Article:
We think that the Federal Government should contribute more to the funds of the District of Columbia.

I believe the figures show we have 51 percent of the Government which is controlled tax-free in the District of Columbia, and 49 percent is taxable.

Now the Government at the present time, I understand, is in the act of buying up considerable property on East Capitol Street down toward the river. A number of residents in that area whom I know have been accosted on that particular subject and that land is going to be tax-free.

Now if the Government is going to control so much of that land, tax free, it seems to me that a larger Federal contribution to the District to help out on account of taking so much of that land would be the thing to do.

We recommend, instead of the $8,000,000, which we are getting at the present time-I think this is the first year, if I recall right-we suggest between twelve and fourteen million dollars. We do not think that would be too much.

I can cite an instance in my own area, and it sounds to me ridiculous, where the National Capital Park and Planning owned a piece of ground which they donated for the use of barracks for ex-GI's. It is a mighty fine thing to do and we approve it very much, but on the other hand, two blocks away, they demanded that a plot of ground which is connected with the park in that area, be taken over by the National Capital Park and Planning organization, and those houses be torn down and that land be turned over for the use of the park.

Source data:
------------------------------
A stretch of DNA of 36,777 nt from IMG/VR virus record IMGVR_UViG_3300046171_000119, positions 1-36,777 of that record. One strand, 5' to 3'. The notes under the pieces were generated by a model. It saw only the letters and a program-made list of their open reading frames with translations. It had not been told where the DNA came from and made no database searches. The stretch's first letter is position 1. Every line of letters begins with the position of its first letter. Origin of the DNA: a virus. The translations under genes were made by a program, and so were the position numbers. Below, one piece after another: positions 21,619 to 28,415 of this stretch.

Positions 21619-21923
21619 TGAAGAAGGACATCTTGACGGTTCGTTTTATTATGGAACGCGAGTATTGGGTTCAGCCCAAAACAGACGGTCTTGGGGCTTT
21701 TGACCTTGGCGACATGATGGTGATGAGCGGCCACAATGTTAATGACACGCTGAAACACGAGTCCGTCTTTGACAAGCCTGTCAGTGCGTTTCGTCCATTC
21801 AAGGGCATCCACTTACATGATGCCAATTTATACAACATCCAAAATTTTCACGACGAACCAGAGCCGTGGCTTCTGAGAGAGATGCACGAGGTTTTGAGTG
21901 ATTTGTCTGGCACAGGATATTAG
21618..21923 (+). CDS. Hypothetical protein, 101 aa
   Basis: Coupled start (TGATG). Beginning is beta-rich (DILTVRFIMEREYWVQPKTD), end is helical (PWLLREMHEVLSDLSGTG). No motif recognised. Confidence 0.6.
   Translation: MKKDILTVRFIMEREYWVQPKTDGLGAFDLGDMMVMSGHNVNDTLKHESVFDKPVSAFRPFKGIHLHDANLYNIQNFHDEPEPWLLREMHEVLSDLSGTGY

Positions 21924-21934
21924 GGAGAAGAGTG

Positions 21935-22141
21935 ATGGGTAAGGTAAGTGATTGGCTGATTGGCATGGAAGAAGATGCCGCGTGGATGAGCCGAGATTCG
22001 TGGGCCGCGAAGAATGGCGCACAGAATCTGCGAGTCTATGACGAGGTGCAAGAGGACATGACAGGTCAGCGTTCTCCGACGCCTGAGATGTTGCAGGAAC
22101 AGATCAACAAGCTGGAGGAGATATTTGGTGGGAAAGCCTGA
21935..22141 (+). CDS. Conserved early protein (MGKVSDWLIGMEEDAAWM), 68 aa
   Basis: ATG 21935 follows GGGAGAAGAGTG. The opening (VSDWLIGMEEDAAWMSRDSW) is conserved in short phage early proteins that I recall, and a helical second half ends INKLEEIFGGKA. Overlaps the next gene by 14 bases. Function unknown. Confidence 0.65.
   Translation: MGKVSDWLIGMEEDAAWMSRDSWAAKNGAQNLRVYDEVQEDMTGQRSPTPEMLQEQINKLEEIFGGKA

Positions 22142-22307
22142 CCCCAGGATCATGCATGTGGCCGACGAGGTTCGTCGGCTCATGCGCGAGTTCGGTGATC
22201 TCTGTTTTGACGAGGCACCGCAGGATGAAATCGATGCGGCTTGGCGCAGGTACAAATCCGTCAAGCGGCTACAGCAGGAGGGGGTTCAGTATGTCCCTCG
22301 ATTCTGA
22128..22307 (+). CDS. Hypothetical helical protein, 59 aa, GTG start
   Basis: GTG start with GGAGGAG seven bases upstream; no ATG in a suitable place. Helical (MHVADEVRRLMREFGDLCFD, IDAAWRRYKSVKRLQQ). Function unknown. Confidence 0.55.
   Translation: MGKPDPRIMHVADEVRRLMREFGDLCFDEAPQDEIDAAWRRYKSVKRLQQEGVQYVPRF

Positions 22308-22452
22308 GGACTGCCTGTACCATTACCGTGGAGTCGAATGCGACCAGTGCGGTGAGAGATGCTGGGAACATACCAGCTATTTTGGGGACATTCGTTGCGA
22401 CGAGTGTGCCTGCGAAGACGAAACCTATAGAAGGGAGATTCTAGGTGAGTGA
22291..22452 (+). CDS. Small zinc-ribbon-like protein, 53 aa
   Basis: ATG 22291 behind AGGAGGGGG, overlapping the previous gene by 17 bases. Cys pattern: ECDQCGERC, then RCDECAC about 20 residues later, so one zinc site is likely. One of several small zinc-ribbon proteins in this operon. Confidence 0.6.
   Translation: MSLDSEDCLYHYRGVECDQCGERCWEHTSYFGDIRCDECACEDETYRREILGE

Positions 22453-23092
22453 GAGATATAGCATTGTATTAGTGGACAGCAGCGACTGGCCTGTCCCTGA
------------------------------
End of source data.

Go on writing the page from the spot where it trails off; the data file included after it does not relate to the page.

Now, this particular park is not being used at the present time, and I have been out there 10 years. It never has been used. The portion they bought still has two cellars where they had torn down two homes i0 vears ago; those cellars are still there.

They have done nothing to improve that piece of park. Yet they took this land that these people were paying taxes on, and make it tax-free and yet they were giving land which was already tax-free, over to build barracks for the boys.

That does not seem right.

Under the conditions, I think the Federal Government should pay a larger portion of the money to the District of Columbia so that we would have a little relief from the heavy tax burden which we are undergoing at the present time.

I believe that is all, Mr. Bates.
Mr. Bates. Thank you, Mr. Merzereau.
Mr. MERZEREAU. Thank you, Mr. Chairman.
Mr. BATEs. We will next hear from Mrs. R. B. Rands.